Before I start wondering how I can live with myself, however, I take note of the attitudes of the people one reads about in August publications like The New York Times, The Wall Street Journal, and Us Magazine, where all that matters is the number of dollars one can extract from what one does, not its relative actual value either in itself or in comparison to other forms of work. Getting one's head around this and accepting this, that the value the market sets and that you can get from the market, is the only and absolute value, as well as that what one personally does merits an especially high level of compensation, is the key to breaking through every barrier of class that is thrown up before one until one attains the top. I was very much struck by this in reading not merely about bankers and top businessmen but in the next level, or next but one level, that of the people who cater to their peculiar requirements. Many of the crowd involved in the Tiger Woods scandal for example seemed to me to be awfully well-compensated for such tasks as organizing exclusive parties, keeping secrets, finding and providing numerous available women of the high roller's preferred type, all of which people have to be paid, but in such a manner as to somehow insist that a level of respectability and even gentility is being maintained. The market dictates that such specialized skills are in much higher demand than those of ordinary shelf-stocking, or clerking, and therefore one ought never have any guilt or shame about how came upon one's money. I remember coming upon an episode of Sex and the City, which I thought a satire on modern civilizational decline, but apparently this is not obviously the intent, in which the lead character is taken to bed in a posh hotel by a rich man, who rises early the next day while our heroine is still sleeping in the luxurious bed, leaving behind an envelope with $2000 or something in it. The heroine is briefly--very briefly--insulted by the gesture, which we are to understand is a blow to her ego more than anything else. I think she proceeds to buy some shoes and treat her friends to lunch at the Ritz or something like that. It is no secret, of course, that this program is written by male homosexuals of a particularly narcissistic strain, a group which unfortunately a lot of intelligent young women seem to look up to, amusing though they may be in (very) small doses.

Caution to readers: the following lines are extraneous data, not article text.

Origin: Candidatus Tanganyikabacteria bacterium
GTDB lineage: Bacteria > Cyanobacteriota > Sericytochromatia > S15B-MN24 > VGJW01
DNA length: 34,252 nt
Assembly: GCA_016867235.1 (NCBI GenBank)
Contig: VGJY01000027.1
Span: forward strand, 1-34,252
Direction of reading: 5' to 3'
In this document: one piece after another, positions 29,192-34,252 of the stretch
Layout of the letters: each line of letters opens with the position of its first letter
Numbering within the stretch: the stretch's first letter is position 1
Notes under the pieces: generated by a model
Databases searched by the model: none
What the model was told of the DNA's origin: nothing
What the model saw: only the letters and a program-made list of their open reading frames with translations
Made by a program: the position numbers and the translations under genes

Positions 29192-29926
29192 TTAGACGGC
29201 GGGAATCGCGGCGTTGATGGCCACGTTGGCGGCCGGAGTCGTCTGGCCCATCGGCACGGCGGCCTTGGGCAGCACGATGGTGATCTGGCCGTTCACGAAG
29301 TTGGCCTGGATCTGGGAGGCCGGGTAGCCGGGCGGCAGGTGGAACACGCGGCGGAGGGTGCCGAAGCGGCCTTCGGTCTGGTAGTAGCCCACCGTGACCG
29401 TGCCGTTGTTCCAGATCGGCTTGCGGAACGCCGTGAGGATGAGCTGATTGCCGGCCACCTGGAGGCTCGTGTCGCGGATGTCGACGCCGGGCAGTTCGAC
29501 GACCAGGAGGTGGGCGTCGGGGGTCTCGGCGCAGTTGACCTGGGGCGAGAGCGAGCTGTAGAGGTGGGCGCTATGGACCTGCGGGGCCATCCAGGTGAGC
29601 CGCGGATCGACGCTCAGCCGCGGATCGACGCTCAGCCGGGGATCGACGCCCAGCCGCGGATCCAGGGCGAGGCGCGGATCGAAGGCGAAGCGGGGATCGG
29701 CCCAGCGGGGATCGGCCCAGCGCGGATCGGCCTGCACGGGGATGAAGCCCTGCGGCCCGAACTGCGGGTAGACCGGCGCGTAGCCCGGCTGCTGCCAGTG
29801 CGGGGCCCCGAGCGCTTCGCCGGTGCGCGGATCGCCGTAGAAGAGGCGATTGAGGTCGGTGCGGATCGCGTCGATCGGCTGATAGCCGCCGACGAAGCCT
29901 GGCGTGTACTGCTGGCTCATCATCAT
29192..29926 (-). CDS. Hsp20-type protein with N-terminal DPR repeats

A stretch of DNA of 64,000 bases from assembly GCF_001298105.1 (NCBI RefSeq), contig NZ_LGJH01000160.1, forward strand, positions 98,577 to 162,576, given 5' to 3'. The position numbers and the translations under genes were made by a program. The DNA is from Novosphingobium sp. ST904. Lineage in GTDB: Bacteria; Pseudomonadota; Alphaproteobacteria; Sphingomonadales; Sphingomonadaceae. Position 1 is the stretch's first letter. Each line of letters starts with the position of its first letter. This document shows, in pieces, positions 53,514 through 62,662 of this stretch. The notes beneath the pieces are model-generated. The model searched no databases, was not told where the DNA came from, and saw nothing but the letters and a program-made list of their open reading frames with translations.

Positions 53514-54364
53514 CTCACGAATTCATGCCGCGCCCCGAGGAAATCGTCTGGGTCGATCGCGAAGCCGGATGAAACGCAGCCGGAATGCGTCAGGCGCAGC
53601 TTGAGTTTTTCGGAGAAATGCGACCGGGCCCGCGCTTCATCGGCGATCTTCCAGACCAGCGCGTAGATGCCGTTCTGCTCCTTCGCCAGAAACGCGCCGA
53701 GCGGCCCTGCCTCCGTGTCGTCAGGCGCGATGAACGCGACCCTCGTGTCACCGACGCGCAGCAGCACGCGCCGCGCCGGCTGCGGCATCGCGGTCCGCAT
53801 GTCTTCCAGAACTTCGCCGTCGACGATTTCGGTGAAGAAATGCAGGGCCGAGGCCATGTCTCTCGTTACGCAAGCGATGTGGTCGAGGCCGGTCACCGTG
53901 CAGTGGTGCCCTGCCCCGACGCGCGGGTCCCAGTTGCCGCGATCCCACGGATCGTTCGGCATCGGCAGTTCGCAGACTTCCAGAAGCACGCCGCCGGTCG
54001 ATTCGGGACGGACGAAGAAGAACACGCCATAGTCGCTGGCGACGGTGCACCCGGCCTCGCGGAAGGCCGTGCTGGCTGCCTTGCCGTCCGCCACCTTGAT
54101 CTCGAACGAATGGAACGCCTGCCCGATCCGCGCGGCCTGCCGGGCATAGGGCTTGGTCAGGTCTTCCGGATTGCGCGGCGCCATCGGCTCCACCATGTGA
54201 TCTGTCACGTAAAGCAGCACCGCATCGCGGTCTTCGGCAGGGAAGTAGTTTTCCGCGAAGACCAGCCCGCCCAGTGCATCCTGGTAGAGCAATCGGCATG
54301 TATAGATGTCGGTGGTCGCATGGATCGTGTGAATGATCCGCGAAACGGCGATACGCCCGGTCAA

There is an exercise I have seen going around the internet where you are supposed to turn to page 56 of the nearest book to hand and write down the 5th sentence on the page. In the name of self-promotion I decided to look at the volumes of my own novel and see what this experiment turned up:
Volume 1: A few of the harsher women had stood in the shadows to the side by a row of berry bushes and ridiculed her, but she had known nothing of that.
Volume 2: I feel sorry for him, but am I going to break into tears about it?
Not bad. I have one baby crying and a three old banging on my keyboard as I desperately try to finish this post. I may have to give up this blog soon. It's getting to the point where it's really hopeless to write anything, and the articles that get done aren't well-written nor even make any sense. Someday, I have to believe, I will get my old semi-clear, semi-placid mind back again, but that is looking like years away at this point.